Is it contradictory to consider both biodiversity conservation and economic development at the same time?

It has been widely known that China is experiencing a period that the economy is developing in a staggering speed, while there are quite a few other issues including environmental and social issues arisen at the same time. Due to the nationwide urbanization, lots of natural lands such as forests, grassland and wetland are degraded, resulting in the loss of habitat. As a consequence, some species have been extinct and some are at the edge of extinction.

 There is a “World Extinct Wildlife Cemetery” in Beijing, in which each species within recent 300 hundred years has its own species name marked on a stone stele.    

picture1

Picture 1. The lying stone stele indicates this species is already extinct while the standing one represents the unextinct species. Therefore, the half-down stele represents an endangered species. Sourced from: http://www.wretch.cc/blog/trackback.php?blog_id=MrPrinceRb&article_id=20512459

Extinction of the “Giant Panda in water”

picture2

Picture 2. Baiji (Yangtze River dolphin) is the species that only distributed in the middle and lower reach of Yangtze River and since it evolved from 25 million years ago, it has a nickname of “live fossil”. (Sourced from Theodore Lim, July 20th, 2010, All About the Three Gorges Dam)

 The population of Baiji (or Yangtze River dolphin) declined dramatically during the decades when China industrialised and made heavy use of the river for fishing, transporting and hydroelectricity. Though it was listed as an endangered species by the US government under the Endangered Species Act, and was conserved by Chinese environmentalists, we still could not stop its decline. In 2007, it was considered to be functionally extinct.

The extinction of Baiji is mainly attributable to human activities including:

  • Hunting: During the Great Leap forward (1958-1962), Baiji were hunted for their skin and flesh.
  • Fishing: In the 1970s and 1980s, half of the population was killed due to entanglement in fishing gear and nets, as well as electrical fishing equipment.
  • Pollution: A great amount of industrial waste was released into the Yangtze River, causing serious pollution to Baiji’s habitat.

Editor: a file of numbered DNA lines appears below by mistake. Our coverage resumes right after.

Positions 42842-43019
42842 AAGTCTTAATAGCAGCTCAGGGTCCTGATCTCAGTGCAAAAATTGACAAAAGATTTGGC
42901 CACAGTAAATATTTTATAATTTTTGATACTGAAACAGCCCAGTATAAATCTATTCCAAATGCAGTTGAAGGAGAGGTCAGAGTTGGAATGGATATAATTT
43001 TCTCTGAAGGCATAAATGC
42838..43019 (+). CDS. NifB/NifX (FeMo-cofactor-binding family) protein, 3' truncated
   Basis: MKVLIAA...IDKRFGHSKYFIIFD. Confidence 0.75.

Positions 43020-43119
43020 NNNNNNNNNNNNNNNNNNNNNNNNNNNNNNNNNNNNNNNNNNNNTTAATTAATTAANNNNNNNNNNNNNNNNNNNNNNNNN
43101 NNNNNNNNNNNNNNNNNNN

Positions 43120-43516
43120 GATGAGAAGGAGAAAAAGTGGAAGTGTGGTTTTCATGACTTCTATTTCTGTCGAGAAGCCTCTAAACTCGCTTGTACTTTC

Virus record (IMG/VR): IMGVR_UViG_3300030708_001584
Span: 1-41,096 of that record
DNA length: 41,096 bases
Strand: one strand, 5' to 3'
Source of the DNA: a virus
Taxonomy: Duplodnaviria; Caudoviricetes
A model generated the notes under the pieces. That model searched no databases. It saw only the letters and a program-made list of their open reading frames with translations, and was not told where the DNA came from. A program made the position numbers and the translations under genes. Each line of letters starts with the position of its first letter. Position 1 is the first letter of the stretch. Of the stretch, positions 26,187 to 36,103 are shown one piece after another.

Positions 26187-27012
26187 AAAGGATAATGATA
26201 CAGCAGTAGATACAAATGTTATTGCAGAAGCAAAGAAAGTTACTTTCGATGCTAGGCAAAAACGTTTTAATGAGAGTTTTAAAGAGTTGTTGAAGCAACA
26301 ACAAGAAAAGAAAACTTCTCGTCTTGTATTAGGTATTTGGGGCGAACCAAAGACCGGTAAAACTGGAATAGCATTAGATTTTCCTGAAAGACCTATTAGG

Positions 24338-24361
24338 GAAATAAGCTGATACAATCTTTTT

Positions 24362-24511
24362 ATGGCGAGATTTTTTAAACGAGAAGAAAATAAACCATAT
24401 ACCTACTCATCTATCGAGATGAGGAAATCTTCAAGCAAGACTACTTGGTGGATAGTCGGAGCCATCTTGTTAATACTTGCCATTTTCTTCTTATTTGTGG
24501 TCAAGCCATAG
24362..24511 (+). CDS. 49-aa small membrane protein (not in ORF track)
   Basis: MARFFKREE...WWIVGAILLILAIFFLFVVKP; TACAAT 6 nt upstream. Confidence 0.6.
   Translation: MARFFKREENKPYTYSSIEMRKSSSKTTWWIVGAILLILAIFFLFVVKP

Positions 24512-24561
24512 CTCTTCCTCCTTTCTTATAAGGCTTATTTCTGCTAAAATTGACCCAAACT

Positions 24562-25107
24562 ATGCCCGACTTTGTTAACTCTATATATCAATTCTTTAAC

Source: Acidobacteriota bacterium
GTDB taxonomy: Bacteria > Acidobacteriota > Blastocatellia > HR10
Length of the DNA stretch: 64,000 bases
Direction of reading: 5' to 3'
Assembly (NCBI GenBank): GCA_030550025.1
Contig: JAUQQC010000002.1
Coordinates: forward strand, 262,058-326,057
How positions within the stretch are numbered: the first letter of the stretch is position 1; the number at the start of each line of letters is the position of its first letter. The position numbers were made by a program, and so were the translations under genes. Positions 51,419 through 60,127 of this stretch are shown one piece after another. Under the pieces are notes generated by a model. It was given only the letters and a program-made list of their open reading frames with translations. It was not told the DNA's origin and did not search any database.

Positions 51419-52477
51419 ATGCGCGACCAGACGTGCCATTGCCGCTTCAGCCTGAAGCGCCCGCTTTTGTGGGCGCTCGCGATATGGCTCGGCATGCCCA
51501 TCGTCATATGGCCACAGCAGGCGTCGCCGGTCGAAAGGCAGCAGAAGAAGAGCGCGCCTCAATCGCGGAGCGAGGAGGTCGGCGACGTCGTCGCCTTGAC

• Habitat loss: After completion of the Three Gorges Dam, many locations of the riverbed were reinforced and dredged by concrete, destroying important habitats for the species.
  • Noise pollution: Construction along the riverbank makes these almost blind mammals collide with boats and propellers.

Social factors that contributed to the extinction of Baiji

Extinction of the Baiji cannot be attributed to just one reason, but a combination of human activity and social awareness. For instance, almost everyone in China knows Giant Panda, while only a small group of people care about the living situation of Baiji. Even some fishermen working along the Yangtze River were not aware that Baiji was an extremely endangered species. 

 Moreover, education system and mass media in China do not insert the importance of biodiversity conservation into people’s everyday life. Instead, most of the public prefer to care about economic development: whether economic growth this year is higher than last year; whether people’s income can be increased or not etc.

It is not just environmentalists’ responsibility to conserve the ecosystem. Instead, biodiversity conservation should be a nationwide action, in which everyone pays attention to it. Otherwise, as “World Extinct Wildlife Cemetery” tells us, humans would be the last third species extinct (the other two are rats and insects).

Xiying Zhao (u4912236) Undergraduate student at Fenner Sc

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About Biodiversity Conservation Blog

I am an Associate Professor at The Australian National University and convene a (very awesome) course called Biodiversity Conservation. Myself and students in the course contribute to this blog.
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